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March 1942


Author Affiliations

From the Orthopaedic Division of the Department of Surgery, Duke University School of Medicine.

Arch Surg. 1942;44(3):531-542. doi:10.1001/archsurg.1942.01210210135009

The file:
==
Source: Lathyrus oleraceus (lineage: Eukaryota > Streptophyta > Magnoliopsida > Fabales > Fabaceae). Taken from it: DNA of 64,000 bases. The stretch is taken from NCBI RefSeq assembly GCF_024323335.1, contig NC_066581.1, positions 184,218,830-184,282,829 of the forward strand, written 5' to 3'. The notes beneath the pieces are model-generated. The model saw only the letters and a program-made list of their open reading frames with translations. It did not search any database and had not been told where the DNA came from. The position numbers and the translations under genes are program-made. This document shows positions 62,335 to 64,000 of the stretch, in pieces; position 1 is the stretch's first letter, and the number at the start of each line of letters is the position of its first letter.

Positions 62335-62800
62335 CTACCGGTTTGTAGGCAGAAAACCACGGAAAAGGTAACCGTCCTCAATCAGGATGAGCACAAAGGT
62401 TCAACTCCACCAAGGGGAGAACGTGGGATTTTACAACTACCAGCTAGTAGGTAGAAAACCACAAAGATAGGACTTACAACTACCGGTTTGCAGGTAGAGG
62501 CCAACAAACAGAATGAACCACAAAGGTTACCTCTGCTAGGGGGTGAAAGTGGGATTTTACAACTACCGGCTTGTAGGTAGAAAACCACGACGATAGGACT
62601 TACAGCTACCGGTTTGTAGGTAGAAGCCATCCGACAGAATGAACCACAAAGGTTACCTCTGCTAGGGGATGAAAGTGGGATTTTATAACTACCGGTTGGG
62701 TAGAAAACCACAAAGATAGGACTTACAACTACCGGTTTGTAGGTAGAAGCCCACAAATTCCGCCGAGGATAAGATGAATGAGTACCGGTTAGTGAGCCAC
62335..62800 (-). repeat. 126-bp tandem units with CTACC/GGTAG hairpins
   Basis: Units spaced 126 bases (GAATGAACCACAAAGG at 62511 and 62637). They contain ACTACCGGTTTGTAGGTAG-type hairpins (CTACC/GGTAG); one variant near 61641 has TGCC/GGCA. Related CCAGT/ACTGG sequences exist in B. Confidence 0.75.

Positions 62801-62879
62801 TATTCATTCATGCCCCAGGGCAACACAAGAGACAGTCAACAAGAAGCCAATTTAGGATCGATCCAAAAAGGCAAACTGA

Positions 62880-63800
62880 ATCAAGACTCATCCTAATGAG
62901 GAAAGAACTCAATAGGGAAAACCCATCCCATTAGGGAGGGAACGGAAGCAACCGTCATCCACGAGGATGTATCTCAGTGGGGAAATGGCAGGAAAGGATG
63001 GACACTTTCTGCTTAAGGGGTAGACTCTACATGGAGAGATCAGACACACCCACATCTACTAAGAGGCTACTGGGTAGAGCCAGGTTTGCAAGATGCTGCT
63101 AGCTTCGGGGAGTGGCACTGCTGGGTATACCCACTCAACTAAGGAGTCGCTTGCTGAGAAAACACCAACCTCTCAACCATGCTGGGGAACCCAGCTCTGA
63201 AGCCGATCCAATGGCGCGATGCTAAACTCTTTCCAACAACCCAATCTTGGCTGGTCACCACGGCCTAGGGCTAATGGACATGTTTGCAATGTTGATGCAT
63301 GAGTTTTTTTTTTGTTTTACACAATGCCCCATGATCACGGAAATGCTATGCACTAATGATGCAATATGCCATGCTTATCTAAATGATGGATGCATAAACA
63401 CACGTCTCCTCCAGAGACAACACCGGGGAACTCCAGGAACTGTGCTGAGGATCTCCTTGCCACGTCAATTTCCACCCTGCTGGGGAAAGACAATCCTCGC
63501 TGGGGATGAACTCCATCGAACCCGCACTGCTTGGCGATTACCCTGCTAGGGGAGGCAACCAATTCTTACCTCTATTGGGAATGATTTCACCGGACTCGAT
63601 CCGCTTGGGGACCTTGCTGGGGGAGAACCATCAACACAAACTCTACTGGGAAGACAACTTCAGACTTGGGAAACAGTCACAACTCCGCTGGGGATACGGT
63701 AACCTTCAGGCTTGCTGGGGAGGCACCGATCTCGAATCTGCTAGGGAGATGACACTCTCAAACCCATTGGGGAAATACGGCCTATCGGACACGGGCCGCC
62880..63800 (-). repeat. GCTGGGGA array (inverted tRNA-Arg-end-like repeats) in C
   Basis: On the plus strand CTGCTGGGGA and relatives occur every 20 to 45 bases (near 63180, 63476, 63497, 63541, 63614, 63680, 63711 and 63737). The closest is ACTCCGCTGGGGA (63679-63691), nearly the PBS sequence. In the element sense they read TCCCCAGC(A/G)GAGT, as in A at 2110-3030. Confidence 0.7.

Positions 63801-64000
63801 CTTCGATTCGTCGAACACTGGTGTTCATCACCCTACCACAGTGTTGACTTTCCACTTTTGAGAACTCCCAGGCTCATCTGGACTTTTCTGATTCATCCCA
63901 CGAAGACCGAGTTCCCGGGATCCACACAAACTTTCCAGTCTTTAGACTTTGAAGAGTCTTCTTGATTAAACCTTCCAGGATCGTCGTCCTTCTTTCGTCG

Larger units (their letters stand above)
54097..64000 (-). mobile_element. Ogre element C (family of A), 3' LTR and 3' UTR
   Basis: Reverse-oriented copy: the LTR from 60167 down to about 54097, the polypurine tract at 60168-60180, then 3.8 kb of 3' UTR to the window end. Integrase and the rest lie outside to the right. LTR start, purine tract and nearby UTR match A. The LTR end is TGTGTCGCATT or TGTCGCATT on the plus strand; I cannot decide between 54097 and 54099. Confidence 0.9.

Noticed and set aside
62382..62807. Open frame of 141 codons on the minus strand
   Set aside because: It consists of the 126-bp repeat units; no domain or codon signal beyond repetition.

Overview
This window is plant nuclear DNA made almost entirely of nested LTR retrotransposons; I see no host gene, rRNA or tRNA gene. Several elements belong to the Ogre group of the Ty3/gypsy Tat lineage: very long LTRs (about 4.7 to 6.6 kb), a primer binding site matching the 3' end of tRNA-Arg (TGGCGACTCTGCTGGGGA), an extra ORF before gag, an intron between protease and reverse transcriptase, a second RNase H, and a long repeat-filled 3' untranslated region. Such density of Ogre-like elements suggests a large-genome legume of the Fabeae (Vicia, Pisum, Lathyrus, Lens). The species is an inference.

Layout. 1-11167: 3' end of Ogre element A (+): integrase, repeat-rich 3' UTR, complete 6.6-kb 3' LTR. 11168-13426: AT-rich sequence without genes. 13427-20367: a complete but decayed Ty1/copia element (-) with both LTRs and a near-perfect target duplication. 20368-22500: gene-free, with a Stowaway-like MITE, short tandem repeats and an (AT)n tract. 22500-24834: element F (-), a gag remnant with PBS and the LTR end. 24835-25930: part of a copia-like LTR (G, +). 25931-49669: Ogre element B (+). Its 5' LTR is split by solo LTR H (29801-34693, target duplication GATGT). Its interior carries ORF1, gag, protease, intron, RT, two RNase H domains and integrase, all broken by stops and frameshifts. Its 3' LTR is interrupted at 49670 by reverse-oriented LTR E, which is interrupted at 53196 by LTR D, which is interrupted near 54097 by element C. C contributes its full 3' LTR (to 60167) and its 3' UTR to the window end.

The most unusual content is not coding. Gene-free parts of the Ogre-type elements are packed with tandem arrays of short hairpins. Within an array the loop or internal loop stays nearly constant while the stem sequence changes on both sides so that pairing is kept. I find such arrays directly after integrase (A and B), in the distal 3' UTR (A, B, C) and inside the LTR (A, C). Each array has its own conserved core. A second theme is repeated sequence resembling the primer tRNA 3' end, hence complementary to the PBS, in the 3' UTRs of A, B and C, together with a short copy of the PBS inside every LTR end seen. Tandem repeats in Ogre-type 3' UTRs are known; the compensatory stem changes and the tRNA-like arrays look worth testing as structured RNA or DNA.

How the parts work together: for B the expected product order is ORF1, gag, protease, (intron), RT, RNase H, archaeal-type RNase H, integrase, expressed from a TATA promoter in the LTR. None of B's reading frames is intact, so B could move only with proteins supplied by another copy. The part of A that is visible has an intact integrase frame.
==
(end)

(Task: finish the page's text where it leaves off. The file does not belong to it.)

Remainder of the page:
When Venable, Stuck and Beach1 introduced vitallium for use in orthopedic surgical procedures, this nonelectrolytic alloy was immediately employed in many forms. One of these was a cup to be used in arthroplasty of the hip joint.2 In January 1939, Smith-Petersen3 reported the results of fifteen years of experimenting with mold arthroplasties and gave a preliminary report on the use of the vitallium cup as an interposing substance in arthroplasty of the hip. In his report he outlined the details of his approach to the hip joint and emphasized the importance of meticulous operation and the necessity for anatomic restoration of the hip joint. Since June 1939, twenty vitallium cup arthroplasties have been performed on 17 patients at Duke Hospital. Eighteen of these operations, with a follow-up period of from eight months to two years, are included in this preliminary report. One patient has not returned for

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